Toby had left just 4 minutes before.
I could see the disappointment in Landon's face even though he never voiced his disappointment in missing Daddy.
No matter what time of night Landon goes to bed, he wakes up every morning right around the time Toby leaves for work. Sometimes he gets to see his dad; other times he barely misses him.
Toby keeps the house quiet and dark in hopes that Landon will stay asleep for at least a little longer. It never works anymore. Sometimes we'll hear him get up and get dressed even before Toby is up.
And the look on Landon's face when he comes into our room and sees Toby still in bed, is so precious! It's as if seeing his daddy, determines whether he got out of the right side of bed or not just seconds before.
He'll pounce on Toby, tell him to get up and get dressed. Not even I get away with such bossing! Toby just laughs and tells Landon to go wait out in the kitchen for him. Then, the two of them embark on some breakfast adventure and fill the house with all kinds of warm, good smells.
How is it that a daddy can have such impact on a little boy? This morning, I told Landon that he and I could make breakfast together. But, it didn't have the same effect on him as Toby's breakfast companionship does with Landon.
Maybe it was because I don't let Landon break the egg into the hot, sizzling frying pan all by himself.
Maybe it was because I stopped him from digging into the hash browns and made him wash his hands first.
Maybe it was because I didn't give him enough coffee.
Maybe it was because I helped him butter his toast and I didn't let him fill the toaster up with lots of bread.
Maybe it was because I stopped him from splattering his egg yolk all over his jammies as he thoroughly saturated his toast with the yellow, gooey substance.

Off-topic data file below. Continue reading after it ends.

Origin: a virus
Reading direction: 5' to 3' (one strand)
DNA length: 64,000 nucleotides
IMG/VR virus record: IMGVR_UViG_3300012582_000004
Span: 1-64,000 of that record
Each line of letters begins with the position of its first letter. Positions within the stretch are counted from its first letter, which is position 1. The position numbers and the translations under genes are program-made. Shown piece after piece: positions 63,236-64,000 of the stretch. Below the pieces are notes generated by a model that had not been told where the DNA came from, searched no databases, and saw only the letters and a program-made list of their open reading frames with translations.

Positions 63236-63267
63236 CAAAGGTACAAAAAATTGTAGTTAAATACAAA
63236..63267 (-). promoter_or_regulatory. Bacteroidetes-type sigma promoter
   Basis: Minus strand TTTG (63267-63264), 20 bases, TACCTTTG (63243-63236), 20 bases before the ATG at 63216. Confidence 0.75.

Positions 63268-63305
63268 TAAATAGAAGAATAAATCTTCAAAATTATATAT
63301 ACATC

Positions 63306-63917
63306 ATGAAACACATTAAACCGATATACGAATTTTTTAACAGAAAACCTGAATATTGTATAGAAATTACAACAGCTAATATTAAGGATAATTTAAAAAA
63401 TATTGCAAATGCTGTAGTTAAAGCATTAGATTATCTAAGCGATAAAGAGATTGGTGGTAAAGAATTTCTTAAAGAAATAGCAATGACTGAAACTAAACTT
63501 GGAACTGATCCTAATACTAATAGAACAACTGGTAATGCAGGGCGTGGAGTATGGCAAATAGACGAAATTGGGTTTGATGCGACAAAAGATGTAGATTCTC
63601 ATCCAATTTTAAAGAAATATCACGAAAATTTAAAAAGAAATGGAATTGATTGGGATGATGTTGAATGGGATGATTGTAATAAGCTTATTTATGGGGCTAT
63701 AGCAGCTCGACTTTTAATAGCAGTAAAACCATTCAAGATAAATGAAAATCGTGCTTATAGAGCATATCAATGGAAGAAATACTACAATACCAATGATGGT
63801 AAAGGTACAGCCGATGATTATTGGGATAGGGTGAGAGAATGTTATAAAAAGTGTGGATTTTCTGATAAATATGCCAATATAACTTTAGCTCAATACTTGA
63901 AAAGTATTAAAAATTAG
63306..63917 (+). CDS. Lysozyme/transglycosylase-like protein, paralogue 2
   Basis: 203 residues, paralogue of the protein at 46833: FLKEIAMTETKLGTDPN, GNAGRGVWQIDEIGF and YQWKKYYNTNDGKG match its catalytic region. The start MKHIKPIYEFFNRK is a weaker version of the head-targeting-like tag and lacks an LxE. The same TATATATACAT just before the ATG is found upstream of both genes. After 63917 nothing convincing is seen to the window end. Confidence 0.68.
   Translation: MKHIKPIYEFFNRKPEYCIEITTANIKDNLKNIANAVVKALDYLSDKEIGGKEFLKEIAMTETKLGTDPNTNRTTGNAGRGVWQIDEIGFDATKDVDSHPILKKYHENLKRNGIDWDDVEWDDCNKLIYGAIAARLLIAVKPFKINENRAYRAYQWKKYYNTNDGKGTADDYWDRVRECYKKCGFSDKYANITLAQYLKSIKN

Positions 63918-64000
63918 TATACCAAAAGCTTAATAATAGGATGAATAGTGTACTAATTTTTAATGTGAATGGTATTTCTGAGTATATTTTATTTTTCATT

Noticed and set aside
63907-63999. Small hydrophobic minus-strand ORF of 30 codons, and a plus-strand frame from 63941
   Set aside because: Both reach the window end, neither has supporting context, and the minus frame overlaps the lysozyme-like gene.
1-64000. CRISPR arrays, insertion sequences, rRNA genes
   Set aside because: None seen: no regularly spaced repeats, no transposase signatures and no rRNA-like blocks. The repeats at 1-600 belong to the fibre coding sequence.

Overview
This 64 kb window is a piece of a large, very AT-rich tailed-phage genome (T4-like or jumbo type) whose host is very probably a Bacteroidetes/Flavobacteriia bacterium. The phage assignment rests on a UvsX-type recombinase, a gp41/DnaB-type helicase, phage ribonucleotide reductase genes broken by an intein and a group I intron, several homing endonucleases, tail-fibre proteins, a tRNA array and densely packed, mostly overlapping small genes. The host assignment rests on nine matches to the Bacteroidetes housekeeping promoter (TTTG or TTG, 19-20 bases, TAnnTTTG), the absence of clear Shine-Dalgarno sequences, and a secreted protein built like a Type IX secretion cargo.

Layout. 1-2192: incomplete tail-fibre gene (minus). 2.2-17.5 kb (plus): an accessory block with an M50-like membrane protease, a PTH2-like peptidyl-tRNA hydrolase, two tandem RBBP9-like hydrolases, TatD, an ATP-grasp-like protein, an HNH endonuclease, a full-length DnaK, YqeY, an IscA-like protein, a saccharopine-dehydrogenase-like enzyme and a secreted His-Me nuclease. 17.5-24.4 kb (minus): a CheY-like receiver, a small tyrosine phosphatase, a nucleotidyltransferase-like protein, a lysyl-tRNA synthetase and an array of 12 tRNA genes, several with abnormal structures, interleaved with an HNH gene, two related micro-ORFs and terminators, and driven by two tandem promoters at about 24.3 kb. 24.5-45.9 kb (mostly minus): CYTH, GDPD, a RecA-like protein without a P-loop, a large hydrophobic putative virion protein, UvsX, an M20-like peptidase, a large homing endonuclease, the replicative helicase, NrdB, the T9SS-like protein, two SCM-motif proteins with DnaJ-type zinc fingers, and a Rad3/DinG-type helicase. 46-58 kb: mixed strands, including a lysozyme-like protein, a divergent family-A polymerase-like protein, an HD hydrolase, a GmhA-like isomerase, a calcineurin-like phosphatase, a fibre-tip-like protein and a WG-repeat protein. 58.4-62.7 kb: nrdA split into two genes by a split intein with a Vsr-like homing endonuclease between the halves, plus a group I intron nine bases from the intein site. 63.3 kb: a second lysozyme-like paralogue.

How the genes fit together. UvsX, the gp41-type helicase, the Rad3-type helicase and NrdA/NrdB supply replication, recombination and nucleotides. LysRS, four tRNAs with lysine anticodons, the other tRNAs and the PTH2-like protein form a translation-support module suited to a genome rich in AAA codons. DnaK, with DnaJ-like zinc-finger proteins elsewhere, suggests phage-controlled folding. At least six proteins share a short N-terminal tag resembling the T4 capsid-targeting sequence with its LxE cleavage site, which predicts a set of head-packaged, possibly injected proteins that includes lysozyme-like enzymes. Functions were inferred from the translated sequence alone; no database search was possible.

Maybe it was because I'm not the dad.
Dads seem to have an intuition of what makes their boys become men and poor mothers sadly lack in that department. Even when it comes to cooking (a culturally thought of "woman's" task), men just have a different approach to the whole thing.
I know of many couples who both enjoy cooking. When the mom cooks supper, it's usually casseroles, salads and veggies. When the dad cooks, it's steaks, gourmet sandwiches and rich desserts. When a man is a good cook, he's usually a much more advanced cook than even a good woman cook.
Why is that? Men don't skimp and stretch things like women tend to do.
And when it comes to time spent with their children, a lot of dads have an unending amount of quality time intended only for their offspring. Even if it takes 10 times longer to do a task, if they can teach their child to enjoy and learn the project at hand, the dad seems to enjoy investing countless hours teaching their child.
The mom on the other hand, busies herself with getting supper on the table on time, keeping the children from the hot stove (instead of teaching them how to avoid getting burned) and reminding the "helpers" (that she does allow to help her) to remember to wash their hands all the time.
If it's anything like our house, it's just not quite as fun with Mom as it is with Dad.
How much I want to remember the "good part" like Jesus reminded Martha in the Bible to do, and choose that. For that will not be taken from me.
And Jesus answered and said unto her, Martha, Martha, thou art careful and troubled about many things:
But one thing is needful: and Mary hath chosen that good part, which shall not be taken away from her.